Meet Concordia's 2 new Scotiabank Photography Award nominees
Today, the jury for the 2017 Scotiabank Photography Award announced its shortlist.
Canada's largest peer-reviewed contemporary art prize, the Scotiabank Photography Award was founded in 2010. It is conferred annually to someone who "strives to invent, influence and redefine the reception of art in ways that will endure."
“I feel so lucky, and honoured, and blessed,” she says. “It’s such a happy coincidence that our Afterlife show opens tonight. We will celebrate both!”
April received the Order of Canada in 2010. The award recognized her contribution to the country’s evolution of documentary photography, in particular her incorporation of self-portraiture and details from daily life.
April’s works, which include publications and films, have been featured in national and international exhibits and acquired by prominent museums. Constantly on the lookout for new artistic avenues, April co-founded one of Canada’s first artist-run centres, La Chambre Blanche.
In 2003, she received the Prix Paul-Émile-Borduas, which is the highest distinction accorded by the Government of Quebec to an artist working in the visual arts.
Concordia alumnus Donigan Cumming uses photography, video, painting, drawing, sound and text in multimedia artworks and installations.
"When I got the call yesterday, I was genuinely surprised," Cumming says. "It's a big prize, and a complex one to jury. I was happy to make the shortlist!"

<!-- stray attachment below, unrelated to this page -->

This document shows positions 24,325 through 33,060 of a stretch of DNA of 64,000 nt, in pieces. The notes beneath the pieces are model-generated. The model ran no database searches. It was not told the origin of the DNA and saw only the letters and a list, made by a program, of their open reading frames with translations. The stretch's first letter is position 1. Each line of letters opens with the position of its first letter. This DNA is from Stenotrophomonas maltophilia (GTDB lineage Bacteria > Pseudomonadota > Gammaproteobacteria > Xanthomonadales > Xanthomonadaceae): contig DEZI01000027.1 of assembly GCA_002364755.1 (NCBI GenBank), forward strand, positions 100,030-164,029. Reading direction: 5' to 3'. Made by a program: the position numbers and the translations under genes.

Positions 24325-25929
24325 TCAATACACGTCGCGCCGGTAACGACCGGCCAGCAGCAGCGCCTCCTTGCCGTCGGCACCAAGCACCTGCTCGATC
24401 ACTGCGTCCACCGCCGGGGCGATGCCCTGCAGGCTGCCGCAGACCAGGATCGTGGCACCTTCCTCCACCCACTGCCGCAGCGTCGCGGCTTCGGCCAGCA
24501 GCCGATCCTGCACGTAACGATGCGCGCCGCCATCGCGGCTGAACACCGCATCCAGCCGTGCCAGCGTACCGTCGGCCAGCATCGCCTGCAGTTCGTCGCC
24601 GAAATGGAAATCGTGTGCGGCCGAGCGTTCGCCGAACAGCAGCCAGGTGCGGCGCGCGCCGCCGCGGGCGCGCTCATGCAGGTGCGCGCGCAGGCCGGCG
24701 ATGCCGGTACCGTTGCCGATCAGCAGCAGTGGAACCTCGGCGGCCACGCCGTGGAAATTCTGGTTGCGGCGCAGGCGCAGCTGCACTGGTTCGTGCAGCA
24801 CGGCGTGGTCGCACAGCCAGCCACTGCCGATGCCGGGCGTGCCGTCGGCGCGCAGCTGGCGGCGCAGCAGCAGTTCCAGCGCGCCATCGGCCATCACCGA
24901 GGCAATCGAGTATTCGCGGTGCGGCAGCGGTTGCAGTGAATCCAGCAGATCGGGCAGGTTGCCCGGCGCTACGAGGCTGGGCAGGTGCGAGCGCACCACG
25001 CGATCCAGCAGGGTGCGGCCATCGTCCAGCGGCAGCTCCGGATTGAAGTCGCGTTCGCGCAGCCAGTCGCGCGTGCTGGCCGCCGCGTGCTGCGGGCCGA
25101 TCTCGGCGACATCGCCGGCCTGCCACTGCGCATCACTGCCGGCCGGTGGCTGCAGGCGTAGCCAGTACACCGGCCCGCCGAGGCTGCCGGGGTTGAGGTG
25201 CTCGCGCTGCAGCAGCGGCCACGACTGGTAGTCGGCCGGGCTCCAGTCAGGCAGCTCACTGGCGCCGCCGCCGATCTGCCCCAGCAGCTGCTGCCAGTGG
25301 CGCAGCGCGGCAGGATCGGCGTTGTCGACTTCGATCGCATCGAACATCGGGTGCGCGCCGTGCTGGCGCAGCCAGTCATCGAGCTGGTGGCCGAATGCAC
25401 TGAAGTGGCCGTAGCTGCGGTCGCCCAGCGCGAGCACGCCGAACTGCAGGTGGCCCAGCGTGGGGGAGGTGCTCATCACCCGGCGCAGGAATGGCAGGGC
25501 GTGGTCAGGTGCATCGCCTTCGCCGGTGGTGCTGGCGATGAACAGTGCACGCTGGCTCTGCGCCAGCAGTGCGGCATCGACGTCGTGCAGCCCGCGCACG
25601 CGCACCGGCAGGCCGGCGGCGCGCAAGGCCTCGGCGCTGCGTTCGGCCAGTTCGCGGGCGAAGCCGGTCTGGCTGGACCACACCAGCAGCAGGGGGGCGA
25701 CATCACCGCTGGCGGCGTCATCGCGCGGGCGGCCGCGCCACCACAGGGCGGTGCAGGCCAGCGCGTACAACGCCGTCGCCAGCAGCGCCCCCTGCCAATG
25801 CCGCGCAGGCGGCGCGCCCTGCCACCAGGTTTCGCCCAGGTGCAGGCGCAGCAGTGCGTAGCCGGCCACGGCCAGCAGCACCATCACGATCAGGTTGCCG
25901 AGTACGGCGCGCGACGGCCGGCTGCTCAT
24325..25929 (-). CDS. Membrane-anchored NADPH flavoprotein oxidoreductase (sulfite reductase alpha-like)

His photographs and videos are grounded in issues of representation and test the boundaries between truth and fiction. They address themes of memory and mourning, the aging body, economic disparity, visual taboos and empathetic engagement.
Widely exhibited in Europe, Asia and North America, Cumming’s work is recognized internationally for its forthright and compassionate representation of humanity and its forgotten members.
What’s on the line
The winner of the Scotiabank Photography Award receives a cash prize of $50,000; a solo exhibition at the Ryerson Image Centre; a primary exhibition at the Scotiabank CONTACT Photography Festival; and a book of their work published and distributed worldwide by German art book publisher Gerhard Steidl.
The shortlist was selected by a panel of leading curators, photographers, artists, gallery directors, art writers, professors and critics, including Wanda Nanibush, who curated Sovereign Acts II at Concordia's Leonard and Bina Ellen Art Gallery, and Heather Igloliorte, assistant professor in the Department of Art History.